A growing burden of mental illness, and in particular depression, among workers is a concern of occupational public health. Scientific evidence has revealed consistent associations of work-related stress, as measured by theoretical models, with depression, but mostly so in developed countries. This contribution explores these associations in a developing Latin American country, Brazil, by applying an internationally established work stress model, the effort-reward imbalance (ERI). This model focuses on the work contract where unjust exchange between high efforts spent and low rewards received in turn contributes to stress-related disorders. The model's extrinsic ('effort', 'reward') and intrinsic components ('over-commitment'), as well as their combination, are hypothesized to be related to a higher risk of depressive episodes (DE). Using cross-sectional data from the ELSA-Brasil study, including 10,034 workers from the public sector, we observed increased prevalence ratio (PR) of DE according to ERI scales. The quartiles of highest 'effort' (PR = 1.85; 1.44-2.37), highest 'over-commitment' (PR = 3.62; 2.80-4.70) and lowest 'reward' (PR = 3.44; 2.55-4.64) were associated with DE, on adjusted models, as well was the E-R ratio (PR = 2.47; 1.92-3.17). An additive interaction was identified between the E-R ratio and 'over-commitment'. The results support the use of ERI as a screening tool for work stress in the Brazilian context and will offer guidance for worksite health promotion programs.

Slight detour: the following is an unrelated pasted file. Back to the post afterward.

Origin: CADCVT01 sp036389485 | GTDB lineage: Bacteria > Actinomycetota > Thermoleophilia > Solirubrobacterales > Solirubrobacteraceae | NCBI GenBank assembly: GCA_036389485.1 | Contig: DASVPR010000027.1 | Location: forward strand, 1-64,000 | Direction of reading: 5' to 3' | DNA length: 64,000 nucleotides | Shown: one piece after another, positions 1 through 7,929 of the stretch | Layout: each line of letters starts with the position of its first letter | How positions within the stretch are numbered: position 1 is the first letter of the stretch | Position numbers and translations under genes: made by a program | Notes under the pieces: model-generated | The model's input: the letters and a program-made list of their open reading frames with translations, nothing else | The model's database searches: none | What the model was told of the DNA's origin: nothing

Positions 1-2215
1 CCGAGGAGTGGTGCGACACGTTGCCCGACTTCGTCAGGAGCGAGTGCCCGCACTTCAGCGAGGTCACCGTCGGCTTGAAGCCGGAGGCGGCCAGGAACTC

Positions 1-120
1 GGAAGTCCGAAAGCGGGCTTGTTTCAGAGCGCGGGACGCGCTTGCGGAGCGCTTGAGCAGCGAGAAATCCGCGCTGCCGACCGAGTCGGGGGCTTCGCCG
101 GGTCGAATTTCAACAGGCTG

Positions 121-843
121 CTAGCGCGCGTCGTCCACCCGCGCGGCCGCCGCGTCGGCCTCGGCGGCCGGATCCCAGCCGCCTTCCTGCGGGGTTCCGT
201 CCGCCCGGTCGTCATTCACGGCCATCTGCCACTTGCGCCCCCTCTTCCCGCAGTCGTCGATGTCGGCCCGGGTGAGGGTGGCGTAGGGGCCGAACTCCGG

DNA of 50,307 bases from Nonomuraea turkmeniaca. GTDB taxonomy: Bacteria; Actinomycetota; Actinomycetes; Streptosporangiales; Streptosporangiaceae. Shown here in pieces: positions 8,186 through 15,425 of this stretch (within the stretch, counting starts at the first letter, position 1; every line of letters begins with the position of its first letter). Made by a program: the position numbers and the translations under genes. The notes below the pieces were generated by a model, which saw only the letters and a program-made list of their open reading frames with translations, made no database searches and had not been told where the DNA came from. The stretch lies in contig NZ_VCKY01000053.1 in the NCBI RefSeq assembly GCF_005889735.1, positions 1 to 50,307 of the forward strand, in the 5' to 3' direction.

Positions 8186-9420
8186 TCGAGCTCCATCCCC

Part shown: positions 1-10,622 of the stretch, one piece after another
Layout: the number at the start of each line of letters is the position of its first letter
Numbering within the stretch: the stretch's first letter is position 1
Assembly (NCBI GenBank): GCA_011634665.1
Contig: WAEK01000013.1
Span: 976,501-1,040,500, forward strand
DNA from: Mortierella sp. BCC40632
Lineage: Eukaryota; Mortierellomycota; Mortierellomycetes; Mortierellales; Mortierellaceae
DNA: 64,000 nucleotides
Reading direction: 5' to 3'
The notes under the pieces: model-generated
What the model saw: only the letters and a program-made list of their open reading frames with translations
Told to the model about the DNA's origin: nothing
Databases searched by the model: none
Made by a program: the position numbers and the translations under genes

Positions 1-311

Keywords: Brazil; ELSA-Brasil; depressive episodes; effort-reward imbalance; over-commitment; work stress.